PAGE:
Running buddy and a wolfhound intrusion
The Bayliss’s had been incredible hosts, so generous with their time and assistance to The Great Rugger Run. They also taught me a new saying – ‘Sit soft’ – used after dinner when suggesting a relocation from the dining table to the lounge. I will be using that in future. They also sent me on my way with a running partner, Suzi’s brother Luke.
Luke, a local ultra runner, was the ideal companion. We shared stories of running pains, nutritional favourites (watermelon at rest stations was a joint winner) and training achievements. Luke was brilliant company, ran the perfect pace and also took on the role of chief navigator for the leg to Liskeard. This was a welcome relief for me, having one less thing to do whilst running allowed me to relax and thoroughly enjoy the journey.
The rugby clubs en route were my prime focus but I was also keen to see other local points of interest. And for Liskeard that was the Pink Pub. That’s right, a pub that had been painted pink. Quite a statement, so we had to stop for a photo.
Luke had volunteered to do some filming (there may be a video out at some point) so we decided to record the last section into the Liskeard-Looe Rugby Club. Little did I know that the driveway was really quite steep. Not wanting to look like a lumbering mess on camera I pushed pretty hard up the slope and arrived by the pitch a gasping wreck.
Fortunately, one of my gifts is being able to recover quite quickly, which was especially useful in this instance as Phil Mutton and Tony Knightsbridge arrived to show me around their club. I waved goodbye to Luke, the perfect running companion, then Phil, Tony and I recorded this cracking video:
Phil sent me on my way with an amazing chocolate brownie from Mrs Mutton; I was starting to feel quite spoilt. However, the extra calories were really beneficial, especially when they tasted that good!
The small lanes I chose for the run to Saltash were punctuated with colourful place names, such as Quethiock, Blunts and Cuttivet. My legs felt free and my chocolate brownie assisted energy levels soared. I flew along the path down into Notter and had genuine concerns I was running so fast that my legs might come off. The back lanes, sadly, made way for a nasty stretch on the A38 where I did plenty of lorry dodging. The dual-carriageway nightmare was mercifully brief and I was soon ploughing up the hill to Saltash Rugby Club.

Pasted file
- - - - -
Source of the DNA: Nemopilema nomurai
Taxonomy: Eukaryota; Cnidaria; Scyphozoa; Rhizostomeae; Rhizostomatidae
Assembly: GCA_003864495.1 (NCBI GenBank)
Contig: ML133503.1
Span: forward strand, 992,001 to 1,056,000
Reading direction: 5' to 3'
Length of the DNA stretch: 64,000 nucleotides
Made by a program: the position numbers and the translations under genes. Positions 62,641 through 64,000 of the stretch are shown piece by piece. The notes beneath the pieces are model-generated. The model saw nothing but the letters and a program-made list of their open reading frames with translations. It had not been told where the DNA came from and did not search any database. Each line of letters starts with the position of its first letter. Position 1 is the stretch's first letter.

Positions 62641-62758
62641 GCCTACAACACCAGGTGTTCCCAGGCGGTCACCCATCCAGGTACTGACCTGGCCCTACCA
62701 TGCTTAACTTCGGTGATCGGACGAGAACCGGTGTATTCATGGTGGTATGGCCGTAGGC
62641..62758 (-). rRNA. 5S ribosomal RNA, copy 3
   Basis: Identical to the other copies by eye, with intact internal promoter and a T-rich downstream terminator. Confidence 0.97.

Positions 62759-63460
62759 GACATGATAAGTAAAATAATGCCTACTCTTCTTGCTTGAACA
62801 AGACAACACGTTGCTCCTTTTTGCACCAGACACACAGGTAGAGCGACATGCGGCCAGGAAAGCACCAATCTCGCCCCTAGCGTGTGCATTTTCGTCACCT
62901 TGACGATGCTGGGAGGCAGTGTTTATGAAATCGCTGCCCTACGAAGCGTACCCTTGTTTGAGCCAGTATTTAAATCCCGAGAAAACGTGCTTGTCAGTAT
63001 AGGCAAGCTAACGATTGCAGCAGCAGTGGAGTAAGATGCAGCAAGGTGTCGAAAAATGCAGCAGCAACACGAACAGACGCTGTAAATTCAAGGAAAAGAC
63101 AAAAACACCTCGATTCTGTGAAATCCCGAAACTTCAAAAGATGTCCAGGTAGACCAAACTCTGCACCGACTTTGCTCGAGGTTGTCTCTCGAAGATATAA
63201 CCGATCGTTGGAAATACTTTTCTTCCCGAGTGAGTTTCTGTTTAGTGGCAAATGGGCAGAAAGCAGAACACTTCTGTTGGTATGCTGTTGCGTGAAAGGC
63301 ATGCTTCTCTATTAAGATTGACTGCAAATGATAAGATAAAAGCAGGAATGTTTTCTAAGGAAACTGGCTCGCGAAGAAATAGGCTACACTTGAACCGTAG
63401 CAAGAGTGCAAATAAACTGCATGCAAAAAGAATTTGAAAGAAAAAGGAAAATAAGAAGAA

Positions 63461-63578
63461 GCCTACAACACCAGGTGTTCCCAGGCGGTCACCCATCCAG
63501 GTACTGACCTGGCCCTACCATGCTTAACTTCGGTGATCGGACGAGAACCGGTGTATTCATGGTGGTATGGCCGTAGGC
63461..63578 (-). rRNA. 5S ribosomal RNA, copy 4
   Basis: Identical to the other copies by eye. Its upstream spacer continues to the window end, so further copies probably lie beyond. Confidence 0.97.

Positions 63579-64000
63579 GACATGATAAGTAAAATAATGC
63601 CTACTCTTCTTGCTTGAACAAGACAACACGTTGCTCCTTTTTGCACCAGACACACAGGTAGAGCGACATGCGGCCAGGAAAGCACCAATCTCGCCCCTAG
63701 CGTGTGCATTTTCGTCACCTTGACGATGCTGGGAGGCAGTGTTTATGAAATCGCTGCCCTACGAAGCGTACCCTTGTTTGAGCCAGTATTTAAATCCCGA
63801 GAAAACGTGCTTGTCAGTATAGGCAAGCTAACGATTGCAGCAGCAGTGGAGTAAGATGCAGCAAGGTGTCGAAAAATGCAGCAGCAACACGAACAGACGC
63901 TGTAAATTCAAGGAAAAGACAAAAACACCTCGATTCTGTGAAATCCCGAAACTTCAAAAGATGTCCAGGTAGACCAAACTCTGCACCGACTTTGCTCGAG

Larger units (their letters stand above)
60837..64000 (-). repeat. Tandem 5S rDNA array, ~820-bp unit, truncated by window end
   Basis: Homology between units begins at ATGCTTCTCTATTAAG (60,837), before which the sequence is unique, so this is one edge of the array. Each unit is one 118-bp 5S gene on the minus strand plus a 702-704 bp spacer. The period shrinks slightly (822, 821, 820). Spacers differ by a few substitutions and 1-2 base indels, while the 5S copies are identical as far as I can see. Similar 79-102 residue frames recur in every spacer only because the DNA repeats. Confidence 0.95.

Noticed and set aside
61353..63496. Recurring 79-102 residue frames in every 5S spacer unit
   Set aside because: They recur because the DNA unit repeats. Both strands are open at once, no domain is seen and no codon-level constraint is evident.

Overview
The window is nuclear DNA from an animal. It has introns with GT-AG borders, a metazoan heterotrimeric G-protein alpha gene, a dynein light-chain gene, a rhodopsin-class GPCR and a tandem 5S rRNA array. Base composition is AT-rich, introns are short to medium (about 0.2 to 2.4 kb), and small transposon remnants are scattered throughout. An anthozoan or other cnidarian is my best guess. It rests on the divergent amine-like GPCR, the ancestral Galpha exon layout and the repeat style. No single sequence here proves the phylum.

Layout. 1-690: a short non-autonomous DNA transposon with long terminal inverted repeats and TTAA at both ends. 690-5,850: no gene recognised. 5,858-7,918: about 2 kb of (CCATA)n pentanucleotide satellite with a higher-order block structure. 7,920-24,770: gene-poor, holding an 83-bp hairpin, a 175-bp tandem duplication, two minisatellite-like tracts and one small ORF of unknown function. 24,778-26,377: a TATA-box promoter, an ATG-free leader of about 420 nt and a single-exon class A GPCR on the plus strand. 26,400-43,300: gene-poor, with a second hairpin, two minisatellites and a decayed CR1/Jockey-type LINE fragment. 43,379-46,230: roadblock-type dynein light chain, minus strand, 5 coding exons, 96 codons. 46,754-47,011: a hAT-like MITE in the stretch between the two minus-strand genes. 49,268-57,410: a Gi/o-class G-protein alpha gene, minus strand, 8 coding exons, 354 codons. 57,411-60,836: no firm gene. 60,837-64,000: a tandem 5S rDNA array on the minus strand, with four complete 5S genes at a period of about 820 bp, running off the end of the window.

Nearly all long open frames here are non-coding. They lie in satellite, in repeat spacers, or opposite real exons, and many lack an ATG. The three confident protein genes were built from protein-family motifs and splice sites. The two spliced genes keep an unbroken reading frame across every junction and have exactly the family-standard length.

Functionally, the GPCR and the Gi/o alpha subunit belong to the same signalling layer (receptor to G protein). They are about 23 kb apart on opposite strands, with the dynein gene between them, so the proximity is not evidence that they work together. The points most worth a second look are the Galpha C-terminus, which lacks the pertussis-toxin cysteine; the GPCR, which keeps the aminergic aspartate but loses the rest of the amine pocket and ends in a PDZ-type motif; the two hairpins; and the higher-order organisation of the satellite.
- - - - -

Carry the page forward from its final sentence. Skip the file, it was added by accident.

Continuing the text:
Waiting for me there was the amazing Nellie Bayliss with my bag and another incredible packed lunch! The run could not function without the kindness of all the people who put me up or drove my bag from stop to stop and the Bayliss’ did so much for me over the space of three days – thanks so much, hugely appreciated.
The logistical challenges of organising the run had come to a head by the time I reached Saltash. I was finding it ever more difficult to make contact with people along the route with sufficient notice. I became very aware that my already unusual requests for help were now arriving with little, if any, time for clubs to organise assistance.
It was with this backdrop that I was incredibly grateful to Noel Hill and Sophie Bennett from Saltash RFC who helped me out at short notice. Sophie agreed to put me up for not one, but two nights and Chairman Noel took the time to show me around the club and tell me loads of interesting stories about the clubhouse and Saltash’s incredible touring record.
Sophie was an exceptional host and I was delighted to shout her an evening meal of Fish & Chips which we devoured whilst watching an episode of Friends. There were some drinks going on that evening but the fatigue of the first week was kicking in hard, so I declined Sophie’s offer to go with her.
I would have the house to myself for the evening. Before leaving, Sophie mentioned what a rarity that was as usually the house has people coming and going all day long. Even with that knowledge, what happened next was a bit of a shock!
I heard the front door swing open and I assumed Sophie must have forgotten something. I glanced out to the corridor from my spot in the lounge to see a gigantic wolfhound stroll down the corridor towards the kitchen! What the?! What was I supposed to do now?
Fortunately, the gigantic wolfhound was followed by a lady who shouted hello in my general direction as she passed the door. I said hello back then waited nervously. The lady reappeared (with the wolfhound close behind) and after a brief moment of “Who are you?”, and “Who are YOU?” we settled down for a nice chat.
It turns out this was Sophie’s Aunt who had just popped in. We had a cup of tea and told each other about our lives before she (and the gigantic wolfhound who stared at me throughout) wandered off home. This bizarre encounter brought to a conclusion what had been a remarkable first week on The Great Rugger Run.